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dc.contributor.authorGaffney, Hannahen
dc.contributor.authorTtofi, Mariaen
dc.contributor.authorFarrington, David Pen
dc.date.accessioned2021-01-27T15:03:45Z
dc.date.available2021-01-27T15:03:45Z
dc.date.issued2021-04en
dc.identifier.issn0022-4405
dc.identifier.urihttps://www.repository.cam.ac.uk/handle/1810/316770
dc.description.abstractPrevious research has shown that many school-based anti-bullying programs are effective. A prior meta-analysis (Gaffney, Ttofi, & Farrington, 2019) found that intervention programs are effective in reducing school-bullying perpetration by approximately 19–20% and school-bullying victimization by approximately 15–16%. Using data from this prior meta-analysis, the aim of the current study was to examine the relationship between effectiveness estimates and specific elements of anti-bullying programs. Specific intervention components in line with a socio-ecological framework were coded as present or absent. Components were coded on the following levels: school, classroom, teacher, parent, peer, individual, and intervention. Meta-analytical subgroup compar- isons analogous to ANOVA were computed to examine the relationship between the presence of specific components and the effectiveness in reducing bullying perpetration (n = 82) and vic- timization (n = 86). Results indicated that the presence of a number of intervention components (e.g., whole-school approach, anti-bullying policies, classroom rules, information for parents, in- formal peer involvement, and work with victims) were significantly associated with larger effect sizes for school-bullying perpetration outcomes. The presence of informal peer involvement and information for parents were associated with larger effect sizes for school-bullying victimization outcomes. Meta-regression analyses showed no significant relationship between effectiveness and the number of intervention components included in a program. The present report contributes to the understanding of 'what works' in reducing school-bullying perpetration and victimization. The impact of these findings on future anti-bullying research is discussed.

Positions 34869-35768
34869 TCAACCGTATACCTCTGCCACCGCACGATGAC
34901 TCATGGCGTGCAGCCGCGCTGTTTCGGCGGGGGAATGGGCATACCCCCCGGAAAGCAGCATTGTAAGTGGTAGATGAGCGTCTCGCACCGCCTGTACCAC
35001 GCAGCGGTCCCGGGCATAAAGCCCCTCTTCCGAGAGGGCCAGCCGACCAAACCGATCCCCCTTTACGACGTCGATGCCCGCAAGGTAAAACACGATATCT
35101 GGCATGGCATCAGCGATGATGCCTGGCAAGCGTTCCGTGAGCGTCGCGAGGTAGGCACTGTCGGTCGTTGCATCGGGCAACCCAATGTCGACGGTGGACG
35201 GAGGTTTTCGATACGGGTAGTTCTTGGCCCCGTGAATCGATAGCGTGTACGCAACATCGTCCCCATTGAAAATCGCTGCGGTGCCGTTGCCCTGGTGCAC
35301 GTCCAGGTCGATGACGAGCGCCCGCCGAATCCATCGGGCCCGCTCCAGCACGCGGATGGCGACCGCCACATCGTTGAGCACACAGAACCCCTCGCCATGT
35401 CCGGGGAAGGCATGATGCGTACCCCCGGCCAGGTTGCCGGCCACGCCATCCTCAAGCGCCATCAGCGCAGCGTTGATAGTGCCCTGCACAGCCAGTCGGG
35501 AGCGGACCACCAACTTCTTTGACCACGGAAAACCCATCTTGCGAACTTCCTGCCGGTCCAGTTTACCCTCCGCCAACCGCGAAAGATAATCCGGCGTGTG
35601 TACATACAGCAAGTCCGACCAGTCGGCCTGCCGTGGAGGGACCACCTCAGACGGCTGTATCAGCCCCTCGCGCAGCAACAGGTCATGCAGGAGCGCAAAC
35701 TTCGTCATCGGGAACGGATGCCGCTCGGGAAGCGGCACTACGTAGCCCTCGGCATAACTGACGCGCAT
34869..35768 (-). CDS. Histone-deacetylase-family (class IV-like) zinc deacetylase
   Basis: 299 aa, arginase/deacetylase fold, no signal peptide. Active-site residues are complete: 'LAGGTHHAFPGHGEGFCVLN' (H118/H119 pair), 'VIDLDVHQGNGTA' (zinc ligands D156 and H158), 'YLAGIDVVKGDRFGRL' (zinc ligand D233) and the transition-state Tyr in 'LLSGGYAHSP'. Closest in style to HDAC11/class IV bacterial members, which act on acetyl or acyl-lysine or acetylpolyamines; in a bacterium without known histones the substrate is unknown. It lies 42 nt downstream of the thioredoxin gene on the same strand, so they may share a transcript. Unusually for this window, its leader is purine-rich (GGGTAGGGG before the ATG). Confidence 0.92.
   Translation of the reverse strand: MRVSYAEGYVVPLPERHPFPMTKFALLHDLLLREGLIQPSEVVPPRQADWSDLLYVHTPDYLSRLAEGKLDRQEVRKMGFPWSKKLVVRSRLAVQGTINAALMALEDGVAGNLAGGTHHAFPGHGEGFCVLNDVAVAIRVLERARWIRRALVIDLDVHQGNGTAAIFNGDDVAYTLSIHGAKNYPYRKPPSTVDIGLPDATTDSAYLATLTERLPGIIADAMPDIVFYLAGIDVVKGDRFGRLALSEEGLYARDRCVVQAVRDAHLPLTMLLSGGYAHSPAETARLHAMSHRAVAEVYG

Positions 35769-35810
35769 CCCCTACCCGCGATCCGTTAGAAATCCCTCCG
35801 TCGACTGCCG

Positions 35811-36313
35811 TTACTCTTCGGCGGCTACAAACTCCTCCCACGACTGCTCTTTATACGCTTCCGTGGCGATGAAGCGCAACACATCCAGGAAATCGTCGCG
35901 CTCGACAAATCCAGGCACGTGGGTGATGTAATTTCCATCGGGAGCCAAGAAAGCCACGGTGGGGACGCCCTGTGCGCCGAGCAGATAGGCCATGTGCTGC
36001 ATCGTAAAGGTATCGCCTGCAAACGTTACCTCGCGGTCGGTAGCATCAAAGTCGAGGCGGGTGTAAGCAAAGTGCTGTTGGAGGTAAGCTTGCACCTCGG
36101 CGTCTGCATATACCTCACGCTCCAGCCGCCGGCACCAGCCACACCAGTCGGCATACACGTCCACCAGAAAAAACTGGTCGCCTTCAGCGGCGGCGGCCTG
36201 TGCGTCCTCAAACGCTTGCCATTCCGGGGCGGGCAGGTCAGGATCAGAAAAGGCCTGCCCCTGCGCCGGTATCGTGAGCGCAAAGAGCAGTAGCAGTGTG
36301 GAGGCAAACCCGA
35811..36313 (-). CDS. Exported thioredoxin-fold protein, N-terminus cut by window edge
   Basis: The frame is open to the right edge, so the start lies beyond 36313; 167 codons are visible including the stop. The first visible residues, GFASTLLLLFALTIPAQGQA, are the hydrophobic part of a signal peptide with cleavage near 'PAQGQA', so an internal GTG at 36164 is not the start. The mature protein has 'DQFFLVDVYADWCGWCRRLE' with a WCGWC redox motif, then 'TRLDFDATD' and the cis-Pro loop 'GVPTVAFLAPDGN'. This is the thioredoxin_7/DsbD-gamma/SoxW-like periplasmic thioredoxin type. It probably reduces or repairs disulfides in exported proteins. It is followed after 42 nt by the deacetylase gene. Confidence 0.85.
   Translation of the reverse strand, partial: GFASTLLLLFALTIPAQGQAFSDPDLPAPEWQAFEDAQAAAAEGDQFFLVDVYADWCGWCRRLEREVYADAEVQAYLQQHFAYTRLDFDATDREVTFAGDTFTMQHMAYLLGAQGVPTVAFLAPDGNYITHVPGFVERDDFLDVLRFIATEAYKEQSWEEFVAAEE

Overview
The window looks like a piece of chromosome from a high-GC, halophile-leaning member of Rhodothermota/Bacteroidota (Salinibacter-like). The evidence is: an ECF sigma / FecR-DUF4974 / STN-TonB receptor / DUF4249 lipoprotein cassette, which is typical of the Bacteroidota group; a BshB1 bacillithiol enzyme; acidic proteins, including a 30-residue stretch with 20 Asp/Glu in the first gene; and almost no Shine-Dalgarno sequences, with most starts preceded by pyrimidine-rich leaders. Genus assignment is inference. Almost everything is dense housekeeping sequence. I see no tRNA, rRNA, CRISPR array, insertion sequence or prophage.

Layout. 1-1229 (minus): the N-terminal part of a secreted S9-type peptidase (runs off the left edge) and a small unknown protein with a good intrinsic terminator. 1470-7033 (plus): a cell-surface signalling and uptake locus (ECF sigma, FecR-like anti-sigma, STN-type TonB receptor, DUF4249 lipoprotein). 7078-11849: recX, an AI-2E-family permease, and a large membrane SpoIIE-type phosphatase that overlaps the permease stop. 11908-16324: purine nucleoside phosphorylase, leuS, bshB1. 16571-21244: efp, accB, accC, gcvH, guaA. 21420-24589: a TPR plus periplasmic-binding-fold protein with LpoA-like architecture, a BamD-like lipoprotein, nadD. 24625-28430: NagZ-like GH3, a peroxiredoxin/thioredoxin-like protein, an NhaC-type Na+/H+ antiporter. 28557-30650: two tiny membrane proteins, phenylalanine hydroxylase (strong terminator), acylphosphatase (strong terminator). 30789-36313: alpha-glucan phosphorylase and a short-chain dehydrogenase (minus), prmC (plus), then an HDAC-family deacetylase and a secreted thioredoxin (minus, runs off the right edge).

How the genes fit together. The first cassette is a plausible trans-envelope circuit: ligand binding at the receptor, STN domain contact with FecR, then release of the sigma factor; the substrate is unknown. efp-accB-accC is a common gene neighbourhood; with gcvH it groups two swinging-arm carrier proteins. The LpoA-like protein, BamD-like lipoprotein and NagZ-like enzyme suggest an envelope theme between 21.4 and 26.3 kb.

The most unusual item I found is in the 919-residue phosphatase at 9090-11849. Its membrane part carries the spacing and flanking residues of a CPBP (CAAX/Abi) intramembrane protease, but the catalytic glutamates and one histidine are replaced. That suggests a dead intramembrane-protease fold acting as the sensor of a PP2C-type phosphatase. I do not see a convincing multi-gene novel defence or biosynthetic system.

dc.format.mediumPrint-Electronicen
dc.languageengen
dc.rightsAttribution-NonCommercial-NoDerivatives 4.0 International
dc.rights.urihttps://creativecommons.org/licenses/by-nc-nd/4.0/
dc.titleWhat works in anti-bullying programs? Analysis of effective intervention components.en
dc.typeArticle
prism.endingPage56
prism.publicationDate2021en
prism.publicationNameJournal of school psychologyen
prism.startingPage37
prism.volume85en
dc.identifier.doi10.17863/CAM.63884
dcterms.dateAccepted2020-12-12en
rioxxterms.versionofrecord10.1016/j.jsp.2020.12.002en
rioxxterms.versionAM
rioxxterms.licenseref.urihttp://www.rioxx.net/licenses/all-rights-reserveden
rioxxterms.licenseref.startdate2021-04en
dc.contributor.orcidGaffney, Hannah [0000-0001-9677-0218]
dc.identifier.eissn1873-3506
rioxxterms.typeJournal Article/Reviewen
pubs.funder-project-idESRC (1810768)
cam.orpheus.successMon Feb 15 07:30:56 GMT 2021 - Embargo updated*
cam.orpheus.counter2*
rioxxterms.freetoread.startdate2023-04-01


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Attribution-NonCommercial-NoDerivatives 4.0 International
Except where otherwise noted, this item's licence is described as Attribution-NonCommercial-NoDerivatives 4.0 International